One of the challenges of designing levels for this game is indeed, trying to implement things that incorporate the high speed and unique car attributes. We have a lot of splines in our levels, and most of them use both a visual spline mesh and a custom collision spline mesh, as most of the time we want the surface to look detailed, but be completely smooth for a driving flow. So the tunnels in our levels may have a bunch of recessed or protruding geometry, but the collision shape is completely smooth.
Our main directional lighting is actually dynamic, but not global illumination. This is so that we can have things like different time of day and weather effects on layers in the same level, and just enable them based on chosen options in the menu. Plus, the build times and file sizes are cut dramatically, which is always nice.
We haven’t used many particle effects in the environment yet, as they’re mostly tied to the game’s weapons and vehicles right now. We do however plan on having more environment movement and detail to create a more immersive world.
Cascade is a really fun interface, and I’ve spent quite a bit of time in there. Some of the effects, like our explosions, were loosely derived from FX packs from the marketplace, but most of elements were made from scratch.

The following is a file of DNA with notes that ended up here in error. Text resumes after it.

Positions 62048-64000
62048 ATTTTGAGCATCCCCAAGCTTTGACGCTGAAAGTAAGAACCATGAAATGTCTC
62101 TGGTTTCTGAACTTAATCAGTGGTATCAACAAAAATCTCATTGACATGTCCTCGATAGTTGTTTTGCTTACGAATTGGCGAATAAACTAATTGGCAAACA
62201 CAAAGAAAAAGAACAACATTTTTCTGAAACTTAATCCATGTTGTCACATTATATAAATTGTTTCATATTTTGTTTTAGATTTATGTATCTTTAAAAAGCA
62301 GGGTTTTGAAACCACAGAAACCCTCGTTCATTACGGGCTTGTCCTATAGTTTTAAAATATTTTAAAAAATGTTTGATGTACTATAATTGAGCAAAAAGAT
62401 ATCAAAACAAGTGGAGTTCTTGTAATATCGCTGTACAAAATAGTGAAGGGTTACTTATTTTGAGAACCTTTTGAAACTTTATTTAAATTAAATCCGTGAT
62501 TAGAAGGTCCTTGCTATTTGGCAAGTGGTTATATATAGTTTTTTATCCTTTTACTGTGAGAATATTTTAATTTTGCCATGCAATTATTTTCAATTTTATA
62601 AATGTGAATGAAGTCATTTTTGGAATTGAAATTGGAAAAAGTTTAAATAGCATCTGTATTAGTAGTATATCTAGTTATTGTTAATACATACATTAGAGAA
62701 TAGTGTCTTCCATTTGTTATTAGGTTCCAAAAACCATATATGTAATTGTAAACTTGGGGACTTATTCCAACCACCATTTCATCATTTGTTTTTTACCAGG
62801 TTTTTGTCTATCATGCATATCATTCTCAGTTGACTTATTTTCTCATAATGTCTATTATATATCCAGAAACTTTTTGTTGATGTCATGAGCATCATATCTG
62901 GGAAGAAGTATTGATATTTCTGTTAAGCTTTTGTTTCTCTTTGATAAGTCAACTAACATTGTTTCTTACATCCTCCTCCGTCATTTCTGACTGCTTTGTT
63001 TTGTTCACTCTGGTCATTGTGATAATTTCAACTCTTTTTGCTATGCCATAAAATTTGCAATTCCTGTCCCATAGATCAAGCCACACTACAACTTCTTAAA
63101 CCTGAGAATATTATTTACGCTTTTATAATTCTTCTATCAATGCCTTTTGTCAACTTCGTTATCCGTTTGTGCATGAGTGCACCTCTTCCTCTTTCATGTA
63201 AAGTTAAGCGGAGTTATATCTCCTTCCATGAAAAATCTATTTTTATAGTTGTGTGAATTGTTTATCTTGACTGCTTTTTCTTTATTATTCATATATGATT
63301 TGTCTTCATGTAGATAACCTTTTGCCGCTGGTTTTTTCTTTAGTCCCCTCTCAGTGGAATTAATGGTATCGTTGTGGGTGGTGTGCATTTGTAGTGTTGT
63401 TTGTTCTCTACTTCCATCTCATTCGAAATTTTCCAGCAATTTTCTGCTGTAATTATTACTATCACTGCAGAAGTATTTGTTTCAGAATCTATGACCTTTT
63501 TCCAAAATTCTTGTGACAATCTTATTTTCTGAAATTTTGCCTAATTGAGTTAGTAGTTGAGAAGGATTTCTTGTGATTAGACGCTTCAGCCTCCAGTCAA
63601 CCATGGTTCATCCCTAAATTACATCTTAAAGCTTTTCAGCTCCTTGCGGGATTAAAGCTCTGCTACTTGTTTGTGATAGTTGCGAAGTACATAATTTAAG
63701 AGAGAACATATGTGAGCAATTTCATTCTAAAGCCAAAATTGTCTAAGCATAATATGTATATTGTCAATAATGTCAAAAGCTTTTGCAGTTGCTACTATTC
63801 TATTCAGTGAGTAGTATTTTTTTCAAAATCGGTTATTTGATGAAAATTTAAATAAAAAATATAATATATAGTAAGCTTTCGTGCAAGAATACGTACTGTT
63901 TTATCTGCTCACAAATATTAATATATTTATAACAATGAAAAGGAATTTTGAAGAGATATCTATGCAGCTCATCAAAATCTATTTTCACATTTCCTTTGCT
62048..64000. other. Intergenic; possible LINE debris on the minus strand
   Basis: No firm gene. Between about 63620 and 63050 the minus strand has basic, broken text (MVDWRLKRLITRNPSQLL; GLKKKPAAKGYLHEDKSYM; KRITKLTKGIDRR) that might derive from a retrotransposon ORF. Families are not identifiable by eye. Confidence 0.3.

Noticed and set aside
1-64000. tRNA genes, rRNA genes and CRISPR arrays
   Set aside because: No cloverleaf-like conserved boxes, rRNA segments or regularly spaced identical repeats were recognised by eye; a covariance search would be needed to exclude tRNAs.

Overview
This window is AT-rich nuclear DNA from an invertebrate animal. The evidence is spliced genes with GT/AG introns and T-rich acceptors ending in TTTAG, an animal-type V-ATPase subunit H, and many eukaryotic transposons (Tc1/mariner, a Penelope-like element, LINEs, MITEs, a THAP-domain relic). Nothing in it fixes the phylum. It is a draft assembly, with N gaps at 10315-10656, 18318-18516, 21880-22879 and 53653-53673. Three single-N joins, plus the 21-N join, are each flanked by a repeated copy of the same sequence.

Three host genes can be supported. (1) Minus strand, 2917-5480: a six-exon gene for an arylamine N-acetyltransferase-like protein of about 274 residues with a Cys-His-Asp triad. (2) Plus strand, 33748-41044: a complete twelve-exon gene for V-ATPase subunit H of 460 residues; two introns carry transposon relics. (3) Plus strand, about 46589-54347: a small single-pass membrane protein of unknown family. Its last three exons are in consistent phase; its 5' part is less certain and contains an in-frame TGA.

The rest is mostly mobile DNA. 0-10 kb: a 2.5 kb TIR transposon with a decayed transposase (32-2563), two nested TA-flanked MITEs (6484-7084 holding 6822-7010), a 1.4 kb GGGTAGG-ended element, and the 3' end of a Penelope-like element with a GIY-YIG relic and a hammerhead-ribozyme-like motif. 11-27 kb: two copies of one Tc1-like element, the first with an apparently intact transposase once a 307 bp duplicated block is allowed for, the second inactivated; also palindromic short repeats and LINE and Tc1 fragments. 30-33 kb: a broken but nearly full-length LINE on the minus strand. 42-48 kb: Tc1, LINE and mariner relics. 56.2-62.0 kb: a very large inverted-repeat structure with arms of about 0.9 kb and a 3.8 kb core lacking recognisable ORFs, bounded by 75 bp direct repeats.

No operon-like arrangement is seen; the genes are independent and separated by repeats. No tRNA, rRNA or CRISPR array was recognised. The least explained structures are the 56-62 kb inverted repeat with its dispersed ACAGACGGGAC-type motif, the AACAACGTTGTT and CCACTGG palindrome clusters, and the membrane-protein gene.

As for post processing, the only abstract thing we use is the screen fringe effect when the player is hit by a missile or mine. I haven’t experimented with color grading or other effects too much yet.
As mentioned before, the physics for this game have been a big challenge. It’s been crazy trying to get the car to behave the way we’d like it to when it’s hitting speeds of 700 kmph, driving on walls and ceilings, as well as getting hit by projectiles and other vehicles. It’s simply been an experimental, iterative process trying to get all the gameplay elements to work together. You try something out, and if it works well then you build upon it, and if not then you try a different approach or scrap the idea altogether. Many ideas were abandoned because although they sounded good on paper, in practice the game moved too fast for the feature to be impactful or practical. It’s a tough balance.
Just getting the car to drive on both sides and ‘stick’ to ceilings was a massive challenge. I don’t think people realize how absolutely crazy something like that is to code, especially when we’re going for semi-realistic vehicle handling, not purely arcade physics like most super high speed racers. These things just take time and perseverance. Rob has slaved away at the physics for a year now, and his achievements have been truly impressive.
We have complete faith in this game and believe that the final product is going to be something truly special, and that’s what keeps us going and pushing forward, which is how we got ourselves on Steam thus far. We hope to finish what we see as a feature complete game in early 2017, but there will be plenty of updates before then. Hopefully multiplayer soon.